Tuesday, 16 November 2004 - 11:00 AM

Effect of fertilizer type and nitrogen rate on black cutworm, Agrotis ipsilon (Hufnagel) (Lepidoptera: Noctuidae) development and survivorship on turfgrass

Chris Williamson, rcwillie@entomology.wisc.edu, University of Wisconsin, Extension, 246 Russell Laboratories, 1630 Linden Dr, Madison, WI and Allison T. Walston, allison.walston@oregonstate.edu, Oregon State University, Department of Entomology, 3005 Experiment Station Drive, Hood River, OR.

The black cutworm, Agrotis ipsilon (Hufnagel), is a serious pest on golf courses, especially putting greens. Creeping bentgrass, Agrostis stolonifera L., is the most widely used and preferred cool-season turfgrass species used on putting greens and tee boxes. Turfgrasses require nitrogen fertility supplementation for growth to maintain turf quality. Specific nitrogen (N) application rates are dependent on turfgrass species; creeping bentgrass typically requires approximately 16.0 g nitrogen per m2 per year to maintain turf quality. The fertilizer types used on turfgrasses range from organic-based to synthetic fertilizers. A. ipsilon growth and survivorship were examined on creeping bentgrass turf treated with three nitrogen rates from two different fertilizer types, organic-based (Milorganite) and synthetic (urea). Compared to the unfertilized control, black cutworm larval development was significantly greater on the highest nitrogen rate of urea fertilizer, however no significant differences were observer between this treatment and the moderate nitrogen rate of urea fertilizer or the lowest nitrogen rate of Milorganite. Moreover, regardless of the fertilizer type or nitrogen rate, the likelihood of black cutworm survival was not significantly different among any of the fertilized treatments or the unfertilized control. Subsequently, lowering nitrogen fertility is not likely an effective management strategy for reducing black cutworm larval development, survival, and subsequent damage on golf course turf.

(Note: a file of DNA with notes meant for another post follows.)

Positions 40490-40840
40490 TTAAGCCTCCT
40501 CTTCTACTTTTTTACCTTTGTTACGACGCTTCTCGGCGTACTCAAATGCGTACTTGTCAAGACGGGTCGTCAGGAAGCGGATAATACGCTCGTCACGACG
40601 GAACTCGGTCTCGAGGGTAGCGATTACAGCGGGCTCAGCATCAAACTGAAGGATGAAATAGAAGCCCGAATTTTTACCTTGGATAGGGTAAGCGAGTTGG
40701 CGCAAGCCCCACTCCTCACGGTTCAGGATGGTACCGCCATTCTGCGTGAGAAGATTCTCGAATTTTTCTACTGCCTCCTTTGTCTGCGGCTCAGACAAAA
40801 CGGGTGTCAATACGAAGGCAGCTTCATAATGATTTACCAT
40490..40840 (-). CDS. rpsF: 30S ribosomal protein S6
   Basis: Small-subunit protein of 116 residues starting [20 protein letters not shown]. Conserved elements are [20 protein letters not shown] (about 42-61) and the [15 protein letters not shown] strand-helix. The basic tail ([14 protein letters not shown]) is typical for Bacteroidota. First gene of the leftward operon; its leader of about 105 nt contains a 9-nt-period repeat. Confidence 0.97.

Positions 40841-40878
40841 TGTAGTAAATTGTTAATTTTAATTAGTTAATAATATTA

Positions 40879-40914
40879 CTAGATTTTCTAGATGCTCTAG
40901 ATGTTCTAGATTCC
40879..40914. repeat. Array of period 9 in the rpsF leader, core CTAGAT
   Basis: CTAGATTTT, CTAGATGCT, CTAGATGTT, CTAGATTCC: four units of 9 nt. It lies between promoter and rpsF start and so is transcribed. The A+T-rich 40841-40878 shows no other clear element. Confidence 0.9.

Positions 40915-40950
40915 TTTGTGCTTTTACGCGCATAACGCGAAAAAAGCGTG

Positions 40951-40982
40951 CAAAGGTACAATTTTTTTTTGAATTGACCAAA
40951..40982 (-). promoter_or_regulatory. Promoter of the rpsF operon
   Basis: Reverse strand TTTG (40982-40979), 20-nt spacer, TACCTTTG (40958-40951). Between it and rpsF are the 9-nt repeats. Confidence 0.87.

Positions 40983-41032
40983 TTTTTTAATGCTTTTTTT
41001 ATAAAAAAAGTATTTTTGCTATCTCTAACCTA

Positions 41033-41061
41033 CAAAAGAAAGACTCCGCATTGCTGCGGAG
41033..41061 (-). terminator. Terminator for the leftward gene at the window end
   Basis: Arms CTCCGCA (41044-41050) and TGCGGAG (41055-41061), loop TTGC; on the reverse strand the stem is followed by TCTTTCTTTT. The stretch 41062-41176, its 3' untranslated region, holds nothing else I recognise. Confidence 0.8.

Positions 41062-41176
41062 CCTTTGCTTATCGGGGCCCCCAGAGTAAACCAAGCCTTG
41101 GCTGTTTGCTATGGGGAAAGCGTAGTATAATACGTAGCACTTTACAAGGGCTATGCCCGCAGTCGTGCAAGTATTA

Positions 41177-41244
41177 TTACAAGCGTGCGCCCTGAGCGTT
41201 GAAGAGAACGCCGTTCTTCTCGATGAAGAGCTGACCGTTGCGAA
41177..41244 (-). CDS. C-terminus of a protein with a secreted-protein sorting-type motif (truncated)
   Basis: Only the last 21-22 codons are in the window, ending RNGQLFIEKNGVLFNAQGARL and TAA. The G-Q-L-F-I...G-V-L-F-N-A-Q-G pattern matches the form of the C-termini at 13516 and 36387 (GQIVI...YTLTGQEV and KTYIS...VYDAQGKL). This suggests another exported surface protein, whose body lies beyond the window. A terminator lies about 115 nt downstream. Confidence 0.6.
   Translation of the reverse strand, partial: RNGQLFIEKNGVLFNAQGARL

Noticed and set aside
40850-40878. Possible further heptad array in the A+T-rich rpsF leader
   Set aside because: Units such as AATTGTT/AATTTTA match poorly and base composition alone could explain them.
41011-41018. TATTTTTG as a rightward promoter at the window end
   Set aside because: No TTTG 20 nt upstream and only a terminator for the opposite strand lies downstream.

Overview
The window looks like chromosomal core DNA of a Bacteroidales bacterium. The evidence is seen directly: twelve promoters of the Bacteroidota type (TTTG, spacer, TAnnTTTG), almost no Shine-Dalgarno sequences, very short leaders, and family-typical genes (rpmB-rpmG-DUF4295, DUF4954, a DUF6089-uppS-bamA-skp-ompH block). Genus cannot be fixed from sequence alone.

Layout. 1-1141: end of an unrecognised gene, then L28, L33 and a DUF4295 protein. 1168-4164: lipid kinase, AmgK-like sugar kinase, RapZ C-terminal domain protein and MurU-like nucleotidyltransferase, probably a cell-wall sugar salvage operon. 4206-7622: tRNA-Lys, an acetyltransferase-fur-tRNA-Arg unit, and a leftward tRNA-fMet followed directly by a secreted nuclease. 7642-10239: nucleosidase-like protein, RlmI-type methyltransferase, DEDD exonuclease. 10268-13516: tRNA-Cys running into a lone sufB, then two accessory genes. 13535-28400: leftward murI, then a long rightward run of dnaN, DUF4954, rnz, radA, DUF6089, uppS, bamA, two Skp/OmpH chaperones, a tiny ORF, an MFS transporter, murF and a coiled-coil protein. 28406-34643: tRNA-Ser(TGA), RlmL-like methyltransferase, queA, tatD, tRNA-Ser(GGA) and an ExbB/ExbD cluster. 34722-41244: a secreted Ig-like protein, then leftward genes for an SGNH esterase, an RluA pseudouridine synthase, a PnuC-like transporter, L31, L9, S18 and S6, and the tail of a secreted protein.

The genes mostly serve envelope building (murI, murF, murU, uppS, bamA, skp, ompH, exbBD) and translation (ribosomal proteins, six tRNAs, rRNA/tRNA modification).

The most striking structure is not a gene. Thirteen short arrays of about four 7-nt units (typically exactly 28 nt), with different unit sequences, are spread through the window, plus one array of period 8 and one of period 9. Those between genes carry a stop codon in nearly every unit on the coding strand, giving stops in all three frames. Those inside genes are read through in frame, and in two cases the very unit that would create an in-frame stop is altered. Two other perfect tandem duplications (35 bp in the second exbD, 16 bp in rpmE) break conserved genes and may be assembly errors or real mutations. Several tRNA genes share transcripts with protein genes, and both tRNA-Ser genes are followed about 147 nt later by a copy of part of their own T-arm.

Species 1: Lepidoptera Noctuidae Agrotis ipsilon (Black cutworm)
Keywords: organic fertilizer, creeping bentgrass

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